Abet of my Alphabet
“Abet of my Alphabet” asks, in the language of the visual: what makes a writing a writing, a drawing a drawing? How do we write? What kinds of lines can we read?
We propose to fill the gallery with writing. (Drawing). We want to fill a space with writing. (Lines). We want to make a writing-scape. What are words without letters? What are essays without words? Do letters have to look like letters?
We are envisioning the gallery as a page with letters and lines. We offer language-projections, shape-languages, language-shapes, animate grammars, shapescapes, linescapes. Paragraphs, parashapes, perishapes.
Some expect writing to move from here to there.
From here to here
We are reshaping the process of putting meanings into shape.
We offer other legibilities.
Through operations of translation and transfer we make unconventional use of techniques ingrained in the history of literacy: drawing, etching, silkscreen, monotype, assemblage.
Nora Grant begins with texture, extending sensical, lexical limits with common domestic objects. Plastic orange bags, copper sponges, saran wrap, medical gauze, and luffa sponges are disassembled, covered in ink and run repeatedly through a Charles Brand etching press. Each object then becomes the matrix for a series of monoprints, incidents of relief on the page. Through sequential printing, these monoprints appear as suspended moments visualizing the material’s physical transformation: grids unravel, lines scramble, holes spread, sense shuffles. Nora Grant has recently begun an open-ended series of line works on paper. Some of these lines are sewn into paper with polyester string, some are dipped in beeswax, some are scratched surfaces, some are made with dish soap, some are made with a black pen, and most entangle the line with the letter, the essay with the squiggle, the mark and its meaning.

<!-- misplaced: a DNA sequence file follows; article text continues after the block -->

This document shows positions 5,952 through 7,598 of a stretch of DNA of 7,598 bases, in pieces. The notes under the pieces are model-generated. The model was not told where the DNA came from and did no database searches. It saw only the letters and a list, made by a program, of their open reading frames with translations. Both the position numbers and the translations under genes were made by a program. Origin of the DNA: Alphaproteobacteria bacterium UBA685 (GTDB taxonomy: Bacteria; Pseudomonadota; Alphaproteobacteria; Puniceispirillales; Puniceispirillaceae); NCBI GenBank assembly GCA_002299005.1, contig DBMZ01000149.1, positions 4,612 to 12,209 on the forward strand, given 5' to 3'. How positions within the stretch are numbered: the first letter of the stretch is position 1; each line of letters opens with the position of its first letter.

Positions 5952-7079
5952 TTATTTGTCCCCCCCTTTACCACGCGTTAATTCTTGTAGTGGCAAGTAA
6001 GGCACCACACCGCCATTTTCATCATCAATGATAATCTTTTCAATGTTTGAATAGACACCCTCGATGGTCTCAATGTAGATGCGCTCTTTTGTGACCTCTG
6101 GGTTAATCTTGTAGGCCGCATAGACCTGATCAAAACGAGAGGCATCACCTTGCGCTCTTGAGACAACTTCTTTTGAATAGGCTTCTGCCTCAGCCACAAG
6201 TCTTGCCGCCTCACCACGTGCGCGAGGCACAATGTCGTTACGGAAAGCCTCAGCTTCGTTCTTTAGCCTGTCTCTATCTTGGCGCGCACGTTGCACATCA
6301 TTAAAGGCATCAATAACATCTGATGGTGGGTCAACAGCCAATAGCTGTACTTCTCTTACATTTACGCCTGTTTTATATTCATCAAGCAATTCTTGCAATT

Suzanne Herrera Li Puma begins with line-drawings that suspend the legible boundaries between figure and letter, shape and stray mark. Her line drawings are sometimes transferred through etching or silkscreen to shift the quality of the line and its relation to the paper’s surface. In one series, (making plurals) silkscreened and chine colle drawings are dispersed across several layers of tracing paper, punctuated by opaque color-forms. Meant to be hung in the center of a room from the ceiling, these transparent works do not distinguish between recto and verso, between the front of the mark and its back. In another current series, drawings are assembled on variously transparent mulberry and cotton-rag papers. Through the use of unreliable repetition and minute differences in color, they form sequences that suggest alternative grammars in which the lines’ precarious meaning goes astray.
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